• Decide which types of traffic are forwarded or blocked at the
router interfaces. For example, you can permit e-mail traffic to be
routed, but at the same time block all Telnet traffic.
9. What condition does a standard ACL use for IP data packets?

You use standard ACLs when you want to block all traffic from a network or a
specific host, allow all traffic from a specific network, or deny protocol suites.
Standard ACLs check the source address of packets that could be routed. The
result permits or denies output for an entire protocol suite (for example, TCP/IP),
based on the network, subnet, and host addresses.
10. How do extended ACLs differ from standard ACLs?

Extended ACLs check for both source and destination packet addresses. They
also can check for specific protocols, port numbers, and other parameters. This
gives you more flexibility to describe what checking the ACL will do. Packets
can be permitted or denied output based on where the packet originated and based
on its destination.
ACL statements operate in sequential, logical order. If a condition match is true,
the packet is permitted or denied and the rest of the ACL statements are not
checked.
11. How are standard and extended ACLs differentiated in the router?

When configuring ACLs on a router, you must identify each ACL uniquely by
assigning a number to the protocol’s ACL. When you use a number to identify an
ACL, the number must be within the specific range of numbers that is valid for
the protocol.
⇒ Standard IP ACL # 1–99
⇒ Extended IP ACL # 100–199

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12. The first step to configure an ACL is to write it. What is the second step?
Apply the ACL to an interface
13. Describe the significance of the wildcard mask 0.0.0.7 ?
The last 3 digits of the subnet mask will be ignored

Vocabulary Exercise
Define the following terms as completely as you can. Use the online curriculum or
CCNA 2 Chapter 11 from the Cisco Networking Academy Program CCNA 1 and 2
Companion Guide, Revised Third Edition, for help.

ACL (access control list)--A list kept by a Cisco router to control access to or from the
router for a number of services (for example, to prevent packets with a certain IP address
from leaving a particular interface on the router).
Address filtering --Restricting packet forwarding based on either the source or
destination address.
Bit bucket--The destination of discarded bits as determined by the router. How do ACLs
compare each data packet to the conditions in the list?
DDR (dial-on-demand routing) --Async Dialup and ISDN are common DDR links that
involve a dialer and wide-area connectivity that is not a full-time dedicated connection.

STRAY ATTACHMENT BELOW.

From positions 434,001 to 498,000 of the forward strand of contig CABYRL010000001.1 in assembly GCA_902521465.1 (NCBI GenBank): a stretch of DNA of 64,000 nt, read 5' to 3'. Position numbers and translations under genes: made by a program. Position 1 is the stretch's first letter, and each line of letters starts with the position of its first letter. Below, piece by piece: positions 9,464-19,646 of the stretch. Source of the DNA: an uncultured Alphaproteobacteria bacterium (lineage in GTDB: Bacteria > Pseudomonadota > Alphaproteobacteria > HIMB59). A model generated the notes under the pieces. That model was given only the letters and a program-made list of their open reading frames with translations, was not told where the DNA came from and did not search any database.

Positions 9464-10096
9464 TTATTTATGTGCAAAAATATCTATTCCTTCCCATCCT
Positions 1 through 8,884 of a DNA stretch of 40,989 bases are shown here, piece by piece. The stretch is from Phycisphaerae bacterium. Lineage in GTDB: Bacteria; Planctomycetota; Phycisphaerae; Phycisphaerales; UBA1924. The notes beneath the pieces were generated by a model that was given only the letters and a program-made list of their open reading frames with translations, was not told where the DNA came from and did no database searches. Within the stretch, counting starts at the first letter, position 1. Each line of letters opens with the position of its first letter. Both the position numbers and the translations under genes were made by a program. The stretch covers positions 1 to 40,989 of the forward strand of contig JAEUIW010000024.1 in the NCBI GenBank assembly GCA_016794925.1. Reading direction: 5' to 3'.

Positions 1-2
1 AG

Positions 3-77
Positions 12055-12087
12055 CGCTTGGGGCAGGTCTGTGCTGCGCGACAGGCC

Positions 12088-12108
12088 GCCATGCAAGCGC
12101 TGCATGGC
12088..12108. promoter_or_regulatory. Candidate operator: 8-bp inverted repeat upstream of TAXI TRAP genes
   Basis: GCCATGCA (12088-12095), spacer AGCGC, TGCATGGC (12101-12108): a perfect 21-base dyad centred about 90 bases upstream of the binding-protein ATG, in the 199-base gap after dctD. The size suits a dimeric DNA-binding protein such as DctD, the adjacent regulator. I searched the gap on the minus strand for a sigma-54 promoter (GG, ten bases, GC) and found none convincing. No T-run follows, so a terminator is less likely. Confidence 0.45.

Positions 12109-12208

Deny--The permit or deny term in the global ACL statement indicates how packets that
meet the test conditions are handled by Cisco IOS software. A deny statement will
immediately send a packet to Null0 (bit bucket) if the condition is met.
DNS (Domain Name System) --A system used in the Internet for translating names of
network nodes into addresses.

Extended access--Extended IP access lists use source and destination addresses for
matching operations, and optional protocol type information for finer granularity of
control.
Firewall--A router or an access server, or several routers or access servers, designated as
a buffer between any connected public networks and a private network. A firewall router
uses access control lists and other methods to ensure the security of the private network.
IP--Network layer protocol in the TCP/IP stack offering a connectionless internetwork
service. IP provides features for addressing, type-of-service specification, fragmentation
and reassembly, and security. Documented in RFC 791.
match
Editor’s Note: This vocabulary word was included in error.

Packet--Logical grouping of information that includes a header containing control


information and (usually) user data. Packets are most often used to refer to network layer

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units of data. The terms datagram, frame, message, and segment also are used to describe
logical information groupings at various layers of the OSI reference model and in various
technology circles. See also PDU.
PDU (protocol data unit) --The OSI term for a data packet.
Permit--The permit or deny term in the global ACL statement indicates how packets
that meet the test conditions are handled by Cisco IOS software. A permit statement
usually means the packet will be allowed to use one or more interfaces that you will
specify later.
Queuing--A process in which ACLs can designate certain packets to be processed by a
router before other traffic, on the basis of a protocol.
Standard access lists--An ACL that filters based on a source address and mask. Standard
ACLs permit or deny the entire TCP/IP protocol suite.
TCP (Transmission Control Protocol)--Connection-oriented transport layer protocol
that provides reliable, full-duplex data transmission. TCP is part of the TCP/IP protocol
stack.
TCP/IP (Transmission Control Protocol/Internet Protocol) --Common name for the
suite of protocols developed by the U.S. Department of Defense in the 1970s to support